Local World War II veteran's dying wish comes true posthumously
Beneath the fog of the Buchanan mountains stretches New Freedom Farm. It has 13 acres and currently, American flags are flying at half-staff.
Saturday morning, dozens of Marines removed their caps and placed hands over their hearts.
"He was the best. He was a great dad," said Carla-Jeanne Keith, daughter of Carlos Showalter.
Mornings at New Freedom Farm typically don't bring this kind of turnout. But for Carlos Showalter, they do.
"I would say he was here at least four times a week," said Lois Dawn Fritz, talking about Showalter.
Fritz runs New Freedom, a place specifically for veterans with PTSD.
"Last Saturday I went to him and I said what can New Freedom Farm and myself do to make it better these last couple months, and he said you know what Louis I want to have a get together at the farm, and I want to invite as many Marines as possible."
But 94-year-old Carlos Showalter, a World War II veteran, didn't get to see his dying wish come to fruition. His stage 4 kidney disease took him from this world on Tuesday.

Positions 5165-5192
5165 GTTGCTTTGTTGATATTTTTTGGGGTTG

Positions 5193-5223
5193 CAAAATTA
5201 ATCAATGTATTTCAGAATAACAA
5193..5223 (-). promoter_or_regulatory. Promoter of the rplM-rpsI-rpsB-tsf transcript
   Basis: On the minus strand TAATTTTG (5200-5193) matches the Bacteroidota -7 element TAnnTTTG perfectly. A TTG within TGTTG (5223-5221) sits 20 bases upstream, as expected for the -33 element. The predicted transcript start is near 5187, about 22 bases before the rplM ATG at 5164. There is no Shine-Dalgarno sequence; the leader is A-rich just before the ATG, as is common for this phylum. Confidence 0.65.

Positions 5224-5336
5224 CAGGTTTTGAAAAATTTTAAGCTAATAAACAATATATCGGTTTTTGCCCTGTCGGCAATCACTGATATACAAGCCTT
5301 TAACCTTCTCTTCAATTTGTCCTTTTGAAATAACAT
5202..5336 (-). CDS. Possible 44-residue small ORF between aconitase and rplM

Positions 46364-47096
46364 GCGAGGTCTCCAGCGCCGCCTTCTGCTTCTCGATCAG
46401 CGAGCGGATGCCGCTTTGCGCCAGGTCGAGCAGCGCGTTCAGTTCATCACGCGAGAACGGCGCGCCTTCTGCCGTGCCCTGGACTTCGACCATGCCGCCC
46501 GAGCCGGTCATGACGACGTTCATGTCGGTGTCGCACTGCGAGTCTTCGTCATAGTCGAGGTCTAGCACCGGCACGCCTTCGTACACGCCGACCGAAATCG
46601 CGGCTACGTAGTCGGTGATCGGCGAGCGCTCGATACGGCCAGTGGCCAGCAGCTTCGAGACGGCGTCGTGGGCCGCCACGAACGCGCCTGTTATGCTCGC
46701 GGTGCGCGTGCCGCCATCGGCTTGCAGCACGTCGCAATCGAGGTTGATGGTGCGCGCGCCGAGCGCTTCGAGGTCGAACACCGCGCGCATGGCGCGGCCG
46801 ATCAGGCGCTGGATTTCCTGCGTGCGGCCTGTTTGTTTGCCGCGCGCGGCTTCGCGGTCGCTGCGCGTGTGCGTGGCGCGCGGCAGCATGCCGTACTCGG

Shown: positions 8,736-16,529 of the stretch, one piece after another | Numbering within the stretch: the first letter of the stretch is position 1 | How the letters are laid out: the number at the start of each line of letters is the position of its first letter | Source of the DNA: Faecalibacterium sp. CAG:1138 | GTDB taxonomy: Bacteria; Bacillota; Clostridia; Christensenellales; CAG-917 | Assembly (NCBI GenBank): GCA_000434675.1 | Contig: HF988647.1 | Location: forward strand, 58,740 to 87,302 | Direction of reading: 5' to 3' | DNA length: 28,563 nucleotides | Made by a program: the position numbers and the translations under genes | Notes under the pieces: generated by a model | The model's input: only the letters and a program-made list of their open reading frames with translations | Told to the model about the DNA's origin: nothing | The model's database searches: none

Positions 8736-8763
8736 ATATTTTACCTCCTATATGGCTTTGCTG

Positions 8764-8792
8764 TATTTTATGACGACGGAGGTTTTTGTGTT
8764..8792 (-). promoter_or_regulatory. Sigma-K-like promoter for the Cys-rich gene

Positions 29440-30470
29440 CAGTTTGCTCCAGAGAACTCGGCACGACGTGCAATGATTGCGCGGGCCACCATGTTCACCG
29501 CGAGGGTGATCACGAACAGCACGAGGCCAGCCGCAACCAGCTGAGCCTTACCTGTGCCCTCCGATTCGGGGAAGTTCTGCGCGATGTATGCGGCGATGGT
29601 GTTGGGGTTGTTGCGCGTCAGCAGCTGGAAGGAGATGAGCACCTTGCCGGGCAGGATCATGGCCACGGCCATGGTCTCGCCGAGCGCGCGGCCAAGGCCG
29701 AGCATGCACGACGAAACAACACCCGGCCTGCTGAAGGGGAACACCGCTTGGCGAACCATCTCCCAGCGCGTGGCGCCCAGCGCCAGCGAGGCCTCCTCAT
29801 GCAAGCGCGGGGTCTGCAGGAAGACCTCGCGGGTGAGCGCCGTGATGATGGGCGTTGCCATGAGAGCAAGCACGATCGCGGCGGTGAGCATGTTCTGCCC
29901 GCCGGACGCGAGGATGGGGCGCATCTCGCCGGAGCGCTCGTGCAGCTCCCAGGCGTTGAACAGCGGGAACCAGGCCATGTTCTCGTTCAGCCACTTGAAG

The marines still came.
"Once a Marine, always a Marine," said one current Marine stationed in Norfolk.
Old friends with tales before the war did too.
"Carlos and I had a great time being on campus and having security chase us away," said James Warren III.
Showalter's family was also present.
"It was normal for daddy to be gone all week and be home on the weekends. We were able to talk to him long distance on the telephone a couple nights a week," said Keith.
The people Carlos Showalter loved and the people he fought for showed to remember him.
"I'm trying to hold it together, I'm sorry. He said always remember this, when you visit a national cemetery, they gave all their tomorrows for our today's," said Fritz.
Carlos was supposed to be at New Freedom Farm Saturday, and in many ways, he still was.